Looking for a comprehensive guide to the movie, mob, and countercultural influence on mid-century LA? Look no further!
Without Douglas Fairbanks, we probably wouldn't have Jack Sparrow, and our conventional notions of Zorro and Robin Hood would be quite different. This guy is one of the most interesting and underappreciated pioneers.
This is one dense book! Give yourself plenty of time to read and re-read. It's fascinating stuff!
This one is, in a word, sensuous. Be forewaned: It will make you very, very hungry. As a charming and thoughtful portrait of Arab-American Los Angeles, it's unmatched. Despite its 2004 publication date, it's the perfect antidote to everything right now.
To what extent are our actions, or desires, our capacities for good and evil, governed by the way we look? Can taking on the physical form of another person still give is room to remain ourselves? Will we even want to remain ourselves when given the opportunity to make such a transformation? If you're looking for short, easy answers to those questions, this book is not for you.
An astonishing work of subtle but terrifying science fiction, this one takes all the tropes of British culture - boarding schools, council flats, strict social hierarchies - and weavs them into a tapestry exquisite and nightmarish.
A delicious slice of mid-century Americana, full of all the alternating joy and anxiety that faces anyone undertaking the project of domesticity. As with her fiction, Jackson extracts humor and horror from the most mundane places and objects.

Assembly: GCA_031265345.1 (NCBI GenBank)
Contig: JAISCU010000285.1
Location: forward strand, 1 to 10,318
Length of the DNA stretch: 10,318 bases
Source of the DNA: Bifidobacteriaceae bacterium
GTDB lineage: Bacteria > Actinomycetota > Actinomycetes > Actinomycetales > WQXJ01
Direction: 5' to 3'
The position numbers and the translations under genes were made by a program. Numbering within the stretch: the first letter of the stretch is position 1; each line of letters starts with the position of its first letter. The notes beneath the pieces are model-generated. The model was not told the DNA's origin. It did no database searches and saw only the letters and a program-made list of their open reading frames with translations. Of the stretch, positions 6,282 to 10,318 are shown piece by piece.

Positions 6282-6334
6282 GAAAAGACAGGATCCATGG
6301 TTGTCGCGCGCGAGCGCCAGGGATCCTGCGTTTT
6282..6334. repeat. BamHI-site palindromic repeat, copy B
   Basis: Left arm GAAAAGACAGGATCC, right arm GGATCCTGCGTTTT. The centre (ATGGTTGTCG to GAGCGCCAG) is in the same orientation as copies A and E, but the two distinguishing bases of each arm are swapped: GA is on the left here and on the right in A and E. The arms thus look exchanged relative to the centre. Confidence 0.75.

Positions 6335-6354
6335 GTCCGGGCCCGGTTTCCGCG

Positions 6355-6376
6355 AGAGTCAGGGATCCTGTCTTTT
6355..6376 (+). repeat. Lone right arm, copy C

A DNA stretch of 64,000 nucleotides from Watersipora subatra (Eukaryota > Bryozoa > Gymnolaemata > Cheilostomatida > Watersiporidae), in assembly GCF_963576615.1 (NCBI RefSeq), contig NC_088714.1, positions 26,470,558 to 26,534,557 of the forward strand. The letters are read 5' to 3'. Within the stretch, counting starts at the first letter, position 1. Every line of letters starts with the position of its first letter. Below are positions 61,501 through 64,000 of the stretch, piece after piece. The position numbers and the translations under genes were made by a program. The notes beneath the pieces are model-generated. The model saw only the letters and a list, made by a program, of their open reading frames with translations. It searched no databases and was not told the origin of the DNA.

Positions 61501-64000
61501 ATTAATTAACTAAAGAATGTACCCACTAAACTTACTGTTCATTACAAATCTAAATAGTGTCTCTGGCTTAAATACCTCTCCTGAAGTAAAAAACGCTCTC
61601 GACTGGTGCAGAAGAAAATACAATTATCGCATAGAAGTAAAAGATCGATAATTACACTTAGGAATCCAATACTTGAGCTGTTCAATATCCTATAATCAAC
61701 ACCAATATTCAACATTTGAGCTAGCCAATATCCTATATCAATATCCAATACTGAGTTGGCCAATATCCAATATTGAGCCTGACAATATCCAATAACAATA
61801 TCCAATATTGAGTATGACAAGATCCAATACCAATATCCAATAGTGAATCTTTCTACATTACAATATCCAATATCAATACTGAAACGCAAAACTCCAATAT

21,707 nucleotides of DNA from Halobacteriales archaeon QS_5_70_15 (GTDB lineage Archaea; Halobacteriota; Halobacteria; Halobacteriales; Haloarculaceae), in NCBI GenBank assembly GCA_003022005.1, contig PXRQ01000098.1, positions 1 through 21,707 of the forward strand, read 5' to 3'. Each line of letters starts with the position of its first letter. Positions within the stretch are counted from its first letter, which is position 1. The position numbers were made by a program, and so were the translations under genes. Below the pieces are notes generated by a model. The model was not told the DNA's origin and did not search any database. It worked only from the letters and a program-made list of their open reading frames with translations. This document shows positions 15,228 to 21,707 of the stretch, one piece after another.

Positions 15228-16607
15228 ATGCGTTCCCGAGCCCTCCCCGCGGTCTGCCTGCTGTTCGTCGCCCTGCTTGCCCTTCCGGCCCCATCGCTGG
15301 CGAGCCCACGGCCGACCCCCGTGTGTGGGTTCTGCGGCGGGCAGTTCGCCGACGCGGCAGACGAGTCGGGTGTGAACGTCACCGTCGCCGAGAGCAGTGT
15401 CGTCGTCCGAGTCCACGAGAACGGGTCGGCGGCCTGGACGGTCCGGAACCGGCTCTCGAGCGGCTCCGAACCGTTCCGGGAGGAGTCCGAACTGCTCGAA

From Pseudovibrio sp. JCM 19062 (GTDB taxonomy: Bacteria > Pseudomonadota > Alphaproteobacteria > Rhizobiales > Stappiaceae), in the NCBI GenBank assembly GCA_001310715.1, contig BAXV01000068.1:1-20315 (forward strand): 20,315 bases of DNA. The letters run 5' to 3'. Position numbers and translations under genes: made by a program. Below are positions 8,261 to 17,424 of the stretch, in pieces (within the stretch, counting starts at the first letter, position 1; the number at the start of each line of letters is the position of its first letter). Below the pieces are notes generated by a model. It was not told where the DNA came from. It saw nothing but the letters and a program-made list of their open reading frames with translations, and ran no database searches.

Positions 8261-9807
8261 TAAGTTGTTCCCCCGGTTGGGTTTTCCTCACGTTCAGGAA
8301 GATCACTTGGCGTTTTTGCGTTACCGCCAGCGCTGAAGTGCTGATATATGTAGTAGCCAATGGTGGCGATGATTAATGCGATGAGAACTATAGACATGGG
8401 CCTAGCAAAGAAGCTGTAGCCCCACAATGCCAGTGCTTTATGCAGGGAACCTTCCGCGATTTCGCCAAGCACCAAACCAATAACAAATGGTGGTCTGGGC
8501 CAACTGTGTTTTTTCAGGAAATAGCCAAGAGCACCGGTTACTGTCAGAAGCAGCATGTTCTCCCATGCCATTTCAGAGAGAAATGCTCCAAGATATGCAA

As per usual, Larson weaves a tapestry of contextualizing tangeants, intriguing characters, and narratives that at first seem only vaguely connected. Also per usual, he does a masterful job. Dead Wake is engrossing and chilling.
Another page-turner from Larson. This account of the American embassador to Nazi Germany gives you the on-the-ground experience of watching a city you love slowly devolve into the capitol of a terrifying police state.
Dating, cultural appropriation, rescue dog politics, and the perils of pronouncing an Irish name while American are just some of the topics covered in this soulful, conversational and laugh-out-loud funny collection.
This one bills itself as a secret history, but it's more of a dots-finally-connected sort of situation. Polchin brings remarkable sensitivity to this collected constellation of cases that meet at the intersection of Gay and True Crime.
A masterful essayist who has never shied away from making himself a character in his medical histories, Sacks turns in a memoir that sweeps the reader off their feet with its elegance, compassion, and wistful humor.
Savagey funny amd vividly gritty, this mystery takes you through the run-down backstairs, bedsits, and publishing offices of post-war London. The narrator's turns of phrase are positively to die for. This is Spark at her snappy, efficient best.